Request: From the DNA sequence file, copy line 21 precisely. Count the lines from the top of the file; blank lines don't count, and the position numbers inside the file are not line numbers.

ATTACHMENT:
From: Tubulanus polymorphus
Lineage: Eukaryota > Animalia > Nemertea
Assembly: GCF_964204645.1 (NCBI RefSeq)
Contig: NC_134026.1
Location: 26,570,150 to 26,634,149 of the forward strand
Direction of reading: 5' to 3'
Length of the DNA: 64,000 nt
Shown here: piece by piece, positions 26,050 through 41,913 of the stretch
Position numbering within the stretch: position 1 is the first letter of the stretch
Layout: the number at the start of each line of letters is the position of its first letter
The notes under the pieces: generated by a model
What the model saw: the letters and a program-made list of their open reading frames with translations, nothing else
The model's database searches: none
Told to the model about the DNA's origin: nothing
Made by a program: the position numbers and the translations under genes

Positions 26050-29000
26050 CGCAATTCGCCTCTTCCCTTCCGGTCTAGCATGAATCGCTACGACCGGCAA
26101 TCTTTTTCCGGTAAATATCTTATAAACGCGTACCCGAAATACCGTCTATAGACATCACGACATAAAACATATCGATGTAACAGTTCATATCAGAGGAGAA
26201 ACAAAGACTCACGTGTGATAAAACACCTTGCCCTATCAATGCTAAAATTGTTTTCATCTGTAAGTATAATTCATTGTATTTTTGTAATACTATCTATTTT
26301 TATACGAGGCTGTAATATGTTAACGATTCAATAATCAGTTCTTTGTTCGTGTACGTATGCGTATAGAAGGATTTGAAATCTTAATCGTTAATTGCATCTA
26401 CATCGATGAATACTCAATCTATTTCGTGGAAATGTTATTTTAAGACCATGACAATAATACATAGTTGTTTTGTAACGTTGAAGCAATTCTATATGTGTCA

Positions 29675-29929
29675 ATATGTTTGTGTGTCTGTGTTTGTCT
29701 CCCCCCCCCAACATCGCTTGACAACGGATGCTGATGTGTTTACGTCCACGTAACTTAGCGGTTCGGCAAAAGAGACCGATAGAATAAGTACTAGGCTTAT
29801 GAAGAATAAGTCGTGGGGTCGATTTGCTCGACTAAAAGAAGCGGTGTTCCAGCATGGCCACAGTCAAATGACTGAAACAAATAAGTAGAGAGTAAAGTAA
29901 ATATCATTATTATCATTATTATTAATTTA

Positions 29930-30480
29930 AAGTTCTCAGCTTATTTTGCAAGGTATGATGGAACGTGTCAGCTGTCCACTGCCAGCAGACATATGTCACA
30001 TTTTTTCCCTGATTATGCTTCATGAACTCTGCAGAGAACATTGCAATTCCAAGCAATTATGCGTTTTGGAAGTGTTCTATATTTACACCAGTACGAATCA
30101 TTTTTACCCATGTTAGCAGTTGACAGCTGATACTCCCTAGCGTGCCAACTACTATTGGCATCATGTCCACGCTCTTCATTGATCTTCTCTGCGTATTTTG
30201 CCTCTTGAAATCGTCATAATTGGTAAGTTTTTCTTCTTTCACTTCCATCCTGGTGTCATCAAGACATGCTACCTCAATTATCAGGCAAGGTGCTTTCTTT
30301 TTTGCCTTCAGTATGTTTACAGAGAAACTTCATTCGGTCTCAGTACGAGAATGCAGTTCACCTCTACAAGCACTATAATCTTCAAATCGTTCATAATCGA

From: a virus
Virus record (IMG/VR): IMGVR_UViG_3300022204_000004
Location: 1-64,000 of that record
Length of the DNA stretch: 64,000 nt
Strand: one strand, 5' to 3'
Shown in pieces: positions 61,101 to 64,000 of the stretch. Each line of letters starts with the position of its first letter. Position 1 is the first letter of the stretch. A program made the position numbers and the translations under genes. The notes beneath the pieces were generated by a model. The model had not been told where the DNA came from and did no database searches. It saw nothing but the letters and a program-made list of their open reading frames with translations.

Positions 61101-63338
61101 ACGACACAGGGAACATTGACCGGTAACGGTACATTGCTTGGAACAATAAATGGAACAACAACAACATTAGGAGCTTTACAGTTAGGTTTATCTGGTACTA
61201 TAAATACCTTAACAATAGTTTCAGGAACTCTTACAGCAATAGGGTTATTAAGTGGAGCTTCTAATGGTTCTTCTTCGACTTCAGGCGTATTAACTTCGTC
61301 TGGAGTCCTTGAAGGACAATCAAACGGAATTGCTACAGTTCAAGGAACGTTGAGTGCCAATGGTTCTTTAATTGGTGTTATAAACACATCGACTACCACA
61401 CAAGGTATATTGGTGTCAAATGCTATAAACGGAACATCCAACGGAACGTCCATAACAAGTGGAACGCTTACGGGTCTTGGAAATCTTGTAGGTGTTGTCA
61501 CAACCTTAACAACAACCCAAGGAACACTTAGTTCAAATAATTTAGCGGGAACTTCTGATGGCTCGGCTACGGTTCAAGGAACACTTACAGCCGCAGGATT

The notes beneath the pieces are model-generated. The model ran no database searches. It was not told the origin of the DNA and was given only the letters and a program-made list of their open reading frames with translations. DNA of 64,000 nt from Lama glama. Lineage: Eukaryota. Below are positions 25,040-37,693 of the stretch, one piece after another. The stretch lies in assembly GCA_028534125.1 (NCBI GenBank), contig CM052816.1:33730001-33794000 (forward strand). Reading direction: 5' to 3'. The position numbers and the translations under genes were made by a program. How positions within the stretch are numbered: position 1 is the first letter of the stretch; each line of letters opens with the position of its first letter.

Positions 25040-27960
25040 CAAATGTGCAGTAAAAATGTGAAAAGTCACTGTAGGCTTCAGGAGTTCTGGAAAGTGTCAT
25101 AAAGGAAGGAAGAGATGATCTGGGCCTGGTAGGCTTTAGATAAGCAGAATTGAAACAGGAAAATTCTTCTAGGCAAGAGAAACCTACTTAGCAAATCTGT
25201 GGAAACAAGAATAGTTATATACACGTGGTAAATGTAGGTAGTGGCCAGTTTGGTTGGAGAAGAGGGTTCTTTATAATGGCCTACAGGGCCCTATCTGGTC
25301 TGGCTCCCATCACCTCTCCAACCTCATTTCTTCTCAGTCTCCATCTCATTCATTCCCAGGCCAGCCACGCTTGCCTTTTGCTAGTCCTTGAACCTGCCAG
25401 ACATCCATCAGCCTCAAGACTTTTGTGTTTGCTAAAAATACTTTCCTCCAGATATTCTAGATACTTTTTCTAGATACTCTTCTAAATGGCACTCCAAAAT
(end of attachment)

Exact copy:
26401 CATCGATGAATACTCAATCTATTTCGTGGAAATGTTATTTTAAGACCATGACAATAATACATAGTTGTTTTGTAACGTTGAAGCAATTCTATATGTGTCA